In 2007, Estonia suffered a catastrophic cyberattack that is widely attributed to Russia. Online banking went down, as did most ATMs. Government services were unavailable, civil servants were unable to communicate electronically and media organisations were silenced.
Estonia was then – as it is now – a leading cybersecurity power – yet it still found itself vulnerable. Just over a year later, during Russia’s invasion of Georgia, accompanying cyberattacks had already grown in sophistication since those levelled at Estonia. According to Ian West, head of the Nato Cyber Security Centre, that operation was the first in which cyberwarfare was used in combination with conventional military forces.
The 2007 attack on Estonia “was a watershed moment when the world woke up and saw exactly what cyberattacks could do”, West told New Statesman Spotlight. “Many of us have known for a long time that it is very unlikely that any conflict in the future will not contain cyberattacks.” But 16 years is a long time in technological development: cybersecurity threats have continued to outpace cybersecurity defenders. This week, the UK government affirmed AI as a “strategic threat” for the first time in its national risk register, alongside cyberattacks against critical infrastructure – and another pandemic.
Nato’s most senior cybersecurity official started his career in the Royal Air Force. In 1996, when Nato forces were still deployed in Bosnia and Herzegovina, West, a British citizen, started working for the military alliance. Nato’s Cyber Security Centre is responsible for protecting and defending the organisation’s critical network infrastructure. Its 240 staff are mainly based at the organisation’s headquarters in Belgium.
When Nato was first created, in 1949, its members’ main concern was Soviet tanks rolling across western Europe. But today’s wars, as evident in Russia’s invasion of Ukraine, are occurring simultaneously in the digital realm. “What we’ve seen is a complete blend of kinetic and cyberattacks,” said West, comparing this to hybrid warfare.
Nato deployed its first serious cybersecurity defences in 2004. “We quickly realised that we’re always on the back foot,” West said. Nato, like other organisations, mostly relies on commercially available software and applications – all of which have vulnerabilities. “We’re constantly evolving our defences trying to keep up with the evolving threats.”
Even when you are a major multilateral organisation, cyber-risk tends to be mundane. “A lot of the threats you face on your home computers, other organisations face,” West explained. “We’re all using the same sort of technology.” Threats range from ransomware to denial-of-service attacks on Nato’s more than 100 websites, to creating fake or alternate sites. This “is a great way for attackers to get their message across on their opponents’ infrastructure, and… it’s incredibly embarrassing” for the alliance, West said.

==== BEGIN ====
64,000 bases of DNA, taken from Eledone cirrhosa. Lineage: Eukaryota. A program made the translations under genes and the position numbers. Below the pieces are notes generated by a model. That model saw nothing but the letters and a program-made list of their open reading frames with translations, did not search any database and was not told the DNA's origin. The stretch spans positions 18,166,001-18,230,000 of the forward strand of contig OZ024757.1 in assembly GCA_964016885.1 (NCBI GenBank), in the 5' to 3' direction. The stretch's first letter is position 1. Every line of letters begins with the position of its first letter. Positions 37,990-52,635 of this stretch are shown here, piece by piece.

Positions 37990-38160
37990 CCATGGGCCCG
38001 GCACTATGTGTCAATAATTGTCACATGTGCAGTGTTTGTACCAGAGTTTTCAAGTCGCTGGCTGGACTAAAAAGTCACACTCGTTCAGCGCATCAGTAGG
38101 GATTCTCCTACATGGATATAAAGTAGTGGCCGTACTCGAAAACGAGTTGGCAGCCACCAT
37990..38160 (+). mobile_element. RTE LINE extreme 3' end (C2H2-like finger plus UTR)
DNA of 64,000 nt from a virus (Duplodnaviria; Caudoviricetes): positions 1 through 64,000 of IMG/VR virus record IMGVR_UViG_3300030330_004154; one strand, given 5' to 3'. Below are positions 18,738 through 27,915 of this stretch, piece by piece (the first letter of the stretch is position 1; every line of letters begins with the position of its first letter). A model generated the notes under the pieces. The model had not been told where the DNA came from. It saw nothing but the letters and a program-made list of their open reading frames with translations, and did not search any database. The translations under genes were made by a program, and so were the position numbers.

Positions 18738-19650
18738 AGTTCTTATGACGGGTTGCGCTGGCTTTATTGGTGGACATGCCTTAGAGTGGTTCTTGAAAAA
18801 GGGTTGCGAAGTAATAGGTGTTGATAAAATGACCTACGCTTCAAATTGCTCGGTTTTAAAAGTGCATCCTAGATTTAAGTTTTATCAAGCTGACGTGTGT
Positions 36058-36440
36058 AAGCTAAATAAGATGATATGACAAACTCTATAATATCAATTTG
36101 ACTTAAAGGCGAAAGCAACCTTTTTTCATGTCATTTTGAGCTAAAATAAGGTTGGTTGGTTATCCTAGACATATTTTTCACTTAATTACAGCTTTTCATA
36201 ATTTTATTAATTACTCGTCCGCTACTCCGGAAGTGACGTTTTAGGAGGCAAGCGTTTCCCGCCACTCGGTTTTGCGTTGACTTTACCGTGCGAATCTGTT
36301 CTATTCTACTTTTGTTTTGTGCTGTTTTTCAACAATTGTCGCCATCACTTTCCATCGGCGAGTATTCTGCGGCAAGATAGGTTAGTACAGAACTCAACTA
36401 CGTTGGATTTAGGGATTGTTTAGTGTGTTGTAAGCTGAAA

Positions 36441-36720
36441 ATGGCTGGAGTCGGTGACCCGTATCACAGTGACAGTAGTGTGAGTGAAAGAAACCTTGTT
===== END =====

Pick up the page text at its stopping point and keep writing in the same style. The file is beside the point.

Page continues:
Of course, Nato also has to defend against sophisticated attacks by hostile nation states, whose operatives infiltrate the system to find sensitive information. “Our sensors… capture well over a billion suspicious events every single day on our network, some automated, some manually initiated by attackers,” West said. Every day, around 20-30 of these attacks require an intervention from Nato’s Cyber Security Centre.
Links with the private sector are crucial to the defence against such threats, West believes, with most of Nato’s “capabilities, our intrusion detection sensors, our firewalls and antivirus capabilities… provided by industry”. Nato launched an innovation accelerator, called Diana, on which industry, academia and start-ups develop cybersecurity innovation.
Industry is also, however, the source of offensive capabilities, many of which are available to buy on the dark web, along with the expertise to deploy them “as a service”, West explained. This is an inevitable risk that comes with new technology. “You need to be able to, as best you can… mitigate those risks so that you can use and harness this technology to your advantage.”
The existential risks of artificial intelligence have been catapulted into public consciousness this year, as its inclusion in the UK’s national risk register attests. AI has implications for cyber-risk, too – and West thinks the security community “is a little bit behind” the tech. He wants to see infrastructure and regulation that ensures “AI for good” is encouraged, while “AI for bad” is countered. The former could include using AI to improve cyber defences, something the industry is already developing. West is less concerned with quantum computing and cryptography – innovations that will transform the power of computing exponentially and render existing security useless. Despite the hyperbolic coverage of these, he believes the current challenge of AI is far more urgent.
While relationships with industry have strengthened since West joined Nato, international cooperation on cybersecurity is hamstrung by the fact that some states, such as Russia and China, are sources of cybercrime and attacks. “Coalitions of like-minded nations” are working together on “norms for cyberspace policies”, he said. The UK has been particularly active, West noted.
Cooperation is at the root of how to respond to online threats. West gives the example of the Nato Cyber Security Centre’s malware information-sharing platform. In the past, each member state and agency would be analysing malware themselves and likely duplicating efforts. The platform means they can benefit from what others have gleaned.
This push for collaboration is a matter of survival, not courtesy. “You can rest assured,” said West, “that the people who are attacking us, whether they’re criminals, whether they’re hacktivists, or whether they’re hostile states, they’re working together.”